To put things in a perspective that we all understand, it is necessary to look at the daily schedule of a minor league player. From May to August, where games are scheduled nearly every day, players arrive around 3 pm for a 7:15 pm game. During the time before games young players stretch, work on fundamentals, taking batting practice, run, throw bullpen sessions, and spend time in the trainer’s room. The typical game takes about three hours to complete. Following the game players often need further work in the trainer’s room, lift weights, shower and generally get ready to go back to their residence as tired young men. Players are at work for a minimum of eight hours, often longer, for about twenty eight days a month. In some states, a minor league player is being paid at a level below the minimum wage. Those hours do not include long and late trips on a bus traveling from city to city or town to town. For a player making the Double-A minimum of $1,700 a month, he’ll earn around $7.00 an hour while on the job.
Minor league players get a daily food allowance of $20-25, depending on the source you read. Hard working young men are trying to gain proper nourishment on $25 a day. How well can most people do that, much less minor league players giving it all they can to try to earn a starting spot on the team at a given level or striving to advance to a higher level? Phil Coke finally made his way to major league baseball after six years, at times seriously considering quitting baseball. His story is one played out in the lives of many minor league players. In order to continue his pursuit of a baseball career, he took on other jobs such as janitorial work and working as a chimney repairman.
Coke, in an interview with Jonah Keri of GRANTLAND spoke of being destitute: “For minor leaguers, being broke also means subsisting just about entirely on fast food, a curious way for teams to develop finely tuned athletes.” For Coke, this created an additional problem as his weight ballooned to 245 pounds. Russell A. Carleton from Baseball Therapy gave a similar account: “Not surprisingly, left with little cash, a need for calorie-dense food, and no infrastructure with which to purchase and/or cook healthy food, baseball players fall back on food that is quick, fatty, and cheap, not to mention available everywhere: fast food.” Carleton does acknowledge that some teams do offer post game meals but the frequency varies from organization to organization and from level to level. However, he concludes: “But especially on the road, players do end up eating a lot of fast food—in a business where prime physical conditioning is something of a job requirement.”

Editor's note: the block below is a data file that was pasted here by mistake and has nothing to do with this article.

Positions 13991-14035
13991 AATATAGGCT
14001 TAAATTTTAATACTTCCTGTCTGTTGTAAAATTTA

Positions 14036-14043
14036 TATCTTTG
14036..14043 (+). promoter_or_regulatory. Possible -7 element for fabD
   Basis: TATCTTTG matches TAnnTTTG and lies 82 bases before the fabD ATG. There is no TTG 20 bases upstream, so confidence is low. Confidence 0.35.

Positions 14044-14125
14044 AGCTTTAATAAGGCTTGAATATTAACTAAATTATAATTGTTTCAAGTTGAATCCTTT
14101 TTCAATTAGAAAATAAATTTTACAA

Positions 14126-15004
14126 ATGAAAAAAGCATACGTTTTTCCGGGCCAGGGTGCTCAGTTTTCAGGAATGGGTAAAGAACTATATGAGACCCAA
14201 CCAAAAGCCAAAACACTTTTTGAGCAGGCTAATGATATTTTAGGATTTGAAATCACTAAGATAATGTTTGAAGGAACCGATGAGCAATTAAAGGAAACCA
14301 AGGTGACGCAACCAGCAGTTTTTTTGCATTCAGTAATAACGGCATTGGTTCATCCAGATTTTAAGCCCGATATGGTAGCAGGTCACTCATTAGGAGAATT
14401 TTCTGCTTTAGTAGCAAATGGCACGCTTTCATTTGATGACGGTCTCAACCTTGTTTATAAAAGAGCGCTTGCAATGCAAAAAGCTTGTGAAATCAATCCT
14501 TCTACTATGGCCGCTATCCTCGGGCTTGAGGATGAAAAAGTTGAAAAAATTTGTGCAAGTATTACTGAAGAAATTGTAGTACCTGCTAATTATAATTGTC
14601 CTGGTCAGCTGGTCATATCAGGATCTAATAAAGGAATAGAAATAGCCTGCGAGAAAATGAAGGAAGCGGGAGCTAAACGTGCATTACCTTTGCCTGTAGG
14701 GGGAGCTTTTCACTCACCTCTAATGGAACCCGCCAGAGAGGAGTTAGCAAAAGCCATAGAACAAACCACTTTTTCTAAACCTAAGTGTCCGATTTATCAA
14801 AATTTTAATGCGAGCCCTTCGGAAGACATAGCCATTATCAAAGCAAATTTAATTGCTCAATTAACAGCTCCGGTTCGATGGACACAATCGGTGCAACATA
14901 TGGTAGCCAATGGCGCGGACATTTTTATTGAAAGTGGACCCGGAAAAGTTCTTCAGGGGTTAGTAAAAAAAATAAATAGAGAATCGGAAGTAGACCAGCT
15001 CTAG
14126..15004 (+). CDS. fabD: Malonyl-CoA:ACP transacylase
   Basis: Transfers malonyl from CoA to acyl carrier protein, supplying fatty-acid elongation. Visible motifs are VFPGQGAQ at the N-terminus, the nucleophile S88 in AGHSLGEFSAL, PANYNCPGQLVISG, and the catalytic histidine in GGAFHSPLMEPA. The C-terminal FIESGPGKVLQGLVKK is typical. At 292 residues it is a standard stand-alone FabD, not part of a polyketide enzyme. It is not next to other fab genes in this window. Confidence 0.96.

The life of a minor league baseball player revolves around practice, games, meals, sleep and travel. A large portion of their meager income is used for living accommodations which are not provided by the team. For most, a car is out of the question. One wonders how and why so many young men continue to live a life that excludes all the glamour we, as fans, see from the outside. They continue on against all obstacles in a profession that includes the most difficult task in all of sports. That is, hitting a small round ball coming to the plate at 80/90 mph and doing so with a round bat. The pitchers are likewise trying desperately to miss those bats or at the least the fat part of the bat. Those young players who toil for years in the minors simply refuse to give up on their dreams no matter how difficult the path becomes or how slim the chances of getting to the big leagues may be.
Outfielder Collin Cowgill, who made it to the Big leagues with the Arizona Diamondbacks at age 25 after spending five years in the minors, summed it up like this: “(You are) constantly defying the odds, there are only 750 spots. I know for those guys that do (make it), the feeling of accomplishment has got to be pretty amazing. I wouldn’t want to be doing anything else. I’ve been wanting to do this my whole life.” Cowgill was traded from the Diamondbacks to the Mets this off-season.
But perhaps the most tenacious minor leaguer of all time is John Lindsey, who will begin his 18th season of professional baseball this spring with the Detroit Tigers.
In 2010 while with the Dodgers Triple-A affiliate Albuquerque Isotopes, Lindsey was finally rewarded for his years of dedication and hard work when he received a September call-up from the Dodgers. Although the 35-year-old Hattiesburg, Mississippi native only had thirteen plate appearances during his brief major league debut, it is an experience that he will cherish for the rest of his life. But was it enough for him? “I’ve been waiting all my life for this,” Lindsey told the Los Angeles Times about his major league call-up. “It was an awesome feeling.”